It might work, I don’t know! It’s 16:00 so far and I’m feeling hungry, but I’ve managed to avoid making myself a sandwich or grabbing one of the rowies I bought in Stonehaven yesterday. We’ll see.

Long projects and mastery experiences

Marcin Wichary wrote a terrific article a couple of months ago about getting rid of Moiré patterns from scanned photographs (via Andy Baio). It’s a great visual exploration of the intersection between art and mathematics. But the point that Marcin gets to at the end of the article, and which has stuck with me, is about the nature of mastery experiences:

I’ve always had this theory that any long-term project requires two ingredients: things you’re good at, and things you want to learn. The first group gives you a feeling of accomplishment and mastery. The other one? It keeps things interesting.

When coming to a large project without some things you’ve already mastered, the entire endeavour can feel overwhelming. But without anything new to look forward to, it can become stale and repetitive.

Or here’s another lens: When you’re facing one of the many hard moments, something you’re good at can help you feel awesome. But when you’re bored, something new to learn can remind you how there’s more to life than feeling awesome all the time.

Marcin Wichary, “Moiré no more”

This ties directly to Albert Bandura’s concept of self-efficacy. Simply put, self-efficacy is the belief that you are able to take control of a situation or project, and achieve a certain goal. Perhaps you don’t have the skills to do it right now, but your past experiences, your emotional state, and the social support available to you lead to you think that you will be able to get there. Satisfying mastery experiences like the one Marcin describes here are essential to reinforcing your sense of self-efficacy. (And in the opposite case, a diminished sense of personal efficacy is a hallmark of multiple models of burnout.)

(Note that self-efficacy is not the same as self-confidence. One way to describe the difference is that self-efficacy is the belief in yourself, while self-confidence is the strength of that belief, and an indication of your ability to project that belief to yourself and others. Whether the belief and the projection are justified, and how they’re perceived, are different matters…)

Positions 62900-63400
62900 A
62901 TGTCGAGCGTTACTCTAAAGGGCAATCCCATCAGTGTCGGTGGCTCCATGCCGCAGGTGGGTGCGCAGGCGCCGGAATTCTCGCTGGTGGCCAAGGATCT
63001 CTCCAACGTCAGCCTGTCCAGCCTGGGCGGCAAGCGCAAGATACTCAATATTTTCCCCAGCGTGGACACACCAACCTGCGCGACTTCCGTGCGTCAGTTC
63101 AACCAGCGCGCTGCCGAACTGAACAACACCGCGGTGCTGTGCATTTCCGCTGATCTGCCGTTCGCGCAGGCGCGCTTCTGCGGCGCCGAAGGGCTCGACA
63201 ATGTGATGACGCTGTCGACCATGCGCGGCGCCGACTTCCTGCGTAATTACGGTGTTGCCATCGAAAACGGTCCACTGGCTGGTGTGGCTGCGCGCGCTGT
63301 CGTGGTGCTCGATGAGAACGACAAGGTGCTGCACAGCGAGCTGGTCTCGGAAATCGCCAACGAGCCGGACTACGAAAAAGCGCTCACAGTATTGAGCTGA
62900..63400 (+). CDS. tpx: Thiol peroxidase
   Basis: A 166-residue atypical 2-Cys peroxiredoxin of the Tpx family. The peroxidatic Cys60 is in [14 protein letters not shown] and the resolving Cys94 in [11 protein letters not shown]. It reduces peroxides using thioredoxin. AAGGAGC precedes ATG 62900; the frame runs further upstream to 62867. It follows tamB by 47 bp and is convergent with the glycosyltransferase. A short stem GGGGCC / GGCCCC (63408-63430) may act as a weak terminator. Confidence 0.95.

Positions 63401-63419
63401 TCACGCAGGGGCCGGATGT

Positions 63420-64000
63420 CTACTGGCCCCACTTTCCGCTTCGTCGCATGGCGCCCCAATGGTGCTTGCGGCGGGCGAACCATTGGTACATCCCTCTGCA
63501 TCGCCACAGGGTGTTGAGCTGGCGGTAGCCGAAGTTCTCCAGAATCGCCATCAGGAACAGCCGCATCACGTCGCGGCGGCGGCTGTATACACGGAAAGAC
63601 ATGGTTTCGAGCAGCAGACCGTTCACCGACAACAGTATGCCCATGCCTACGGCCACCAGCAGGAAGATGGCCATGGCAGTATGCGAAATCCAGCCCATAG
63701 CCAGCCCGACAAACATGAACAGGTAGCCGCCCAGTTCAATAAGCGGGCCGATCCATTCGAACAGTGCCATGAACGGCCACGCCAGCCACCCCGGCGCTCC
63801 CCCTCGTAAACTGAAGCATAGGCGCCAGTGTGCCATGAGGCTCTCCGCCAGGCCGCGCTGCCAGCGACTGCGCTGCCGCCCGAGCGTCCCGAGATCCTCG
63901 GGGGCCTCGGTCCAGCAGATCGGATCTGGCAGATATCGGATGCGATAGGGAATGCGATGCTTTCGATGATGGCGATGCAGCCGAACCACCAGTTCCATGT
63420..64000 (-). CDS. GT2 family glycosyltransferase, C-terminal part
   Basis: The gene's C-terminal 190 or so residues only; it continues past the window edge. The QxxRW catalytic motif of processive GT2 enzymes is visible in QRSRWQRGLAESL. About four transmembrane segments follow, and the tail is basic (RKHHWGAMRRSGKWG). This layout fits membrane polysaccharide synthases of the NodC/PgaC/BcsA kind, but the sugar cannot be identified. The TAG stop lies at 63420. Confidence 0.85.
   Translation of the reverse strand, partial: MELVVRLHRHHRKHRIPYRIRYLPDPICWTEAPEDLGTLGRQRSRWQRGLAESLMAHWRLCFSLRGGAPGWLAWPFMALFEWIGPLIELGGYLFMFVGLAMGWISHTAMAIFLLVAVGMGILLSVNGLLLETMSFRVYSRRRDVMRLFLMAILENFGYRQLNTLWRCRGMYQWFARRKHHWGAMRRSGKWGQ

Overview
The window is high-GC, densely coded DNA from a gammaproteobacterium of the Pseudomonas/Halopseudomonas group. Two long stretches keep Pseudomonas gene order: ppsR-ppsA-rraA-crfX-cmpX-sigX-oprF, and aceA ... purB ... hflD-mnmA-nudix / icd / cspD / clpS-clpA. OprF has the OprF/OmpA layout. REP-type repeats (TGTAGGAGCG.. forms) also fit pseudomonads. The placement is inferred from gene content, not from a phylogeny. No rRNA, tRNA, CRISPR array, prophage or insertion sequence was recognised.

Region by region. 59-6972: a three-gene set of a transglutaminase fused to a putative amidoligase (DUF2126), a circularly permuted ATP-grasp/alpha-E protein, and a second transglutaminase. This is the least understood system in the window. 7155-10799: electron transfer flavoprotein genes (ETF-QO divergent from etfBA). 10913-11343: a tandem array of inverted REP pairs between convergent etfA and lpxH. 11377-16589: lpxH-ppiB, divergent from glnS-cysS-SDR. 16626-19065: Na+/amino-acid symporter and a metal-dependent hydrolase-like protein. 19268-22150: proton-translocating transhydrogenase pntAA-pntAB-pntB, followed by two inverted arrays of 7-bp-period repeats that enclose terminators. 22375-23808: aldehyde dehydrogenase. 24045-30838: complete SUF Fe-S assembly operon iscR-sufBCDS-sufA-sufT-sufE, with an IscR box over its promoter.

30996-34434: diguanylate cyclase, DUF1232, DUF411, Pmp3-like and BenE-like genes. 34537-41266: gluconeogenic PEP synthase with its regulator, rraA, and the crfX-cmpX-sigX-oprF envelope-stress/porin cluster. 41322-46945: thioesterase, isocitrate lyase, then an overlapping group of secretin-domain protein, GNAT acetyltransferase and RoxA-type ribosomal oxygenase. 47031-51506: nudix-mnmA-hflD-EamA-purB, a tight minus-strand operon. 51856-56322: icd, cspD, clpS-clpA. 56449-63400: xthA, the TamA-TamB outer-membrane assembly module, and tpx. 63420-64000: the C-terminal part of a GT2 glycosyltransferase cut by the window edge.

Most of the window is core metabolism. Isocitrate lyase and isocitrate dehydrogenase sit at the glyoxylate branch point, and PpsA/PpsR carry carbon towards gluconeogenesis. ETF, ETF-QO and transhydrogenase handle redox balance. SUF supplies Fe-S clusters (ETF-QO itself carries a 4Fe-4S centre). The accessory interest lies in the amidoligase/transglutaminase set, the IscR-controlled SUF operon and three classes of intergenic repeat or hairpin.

This resonates with me a lot right now. As a manager, one of my responsibilities is to ensure that my team get the opportunities to gain mastery experiences, and to help them reflect on those experiences to increase their sense of self-efficacy.

But…as of a couple of weeks ago I’m not a manager any more. The engineer/manager pendulum has swung the other way for me. It’s been a couple of years since I spent full days embedded in code, and my skills are rusty. I’m bumping up against exactly what Marcin described in his article: things that I’ve done in the past (efficacy), and things I’d like to learn about for the future (motivation). My sense of efficacy feels reasonably solid; my motivation is…complicated, but I don’t think that’s unusual. On balance it feels like this is the right thing for me at this time. Which is just fine.

Leaky pipeline

One of my favourite quotes goes something like this:

“Gedacht heißt nicht immer gesagt, gesagt heißt nicht immer richtig gehört, gehört heißt nicht immer richtig verstanden, verstanden heißt nicht immer einverstanden, einverstanden heißt nicht immer angewendet, angewendet heißt noch lange nicht beibehalten.”

Which in English is roughly:

“What’s thought isn’t always said; what’s said isn’t always heard; what’s heard isn’t always understood; what’s understood isn’t always agreed; what’s agreed isn’t always carried out; what’s carried out is still far from being upheld over the long term.”

I don’t remember where I first came across it, and I’d always seen it attributed to Konrad Lorenz, but when I wanted to use it in a presentation recently I thought I’d better check that attribution. Conveniently, I found a German quote research site that had done a thorough investigation and found that it probably is not attributable to Lorenz. Most likely it goes back to the 1980s, possibly to author Heinz Goldmann.

Regardless of where the quote comes from, I still enjoy the wisdom it encapsulates. I use it to hammer on two points:

  • Sometimes you have to ask the same question over and over again.
  • Writing a piece of documentation doesn’t equate to knowledge transfer

Tracking as pollution

John Gruber, “Google’s Outsized Share of Advertising Money“: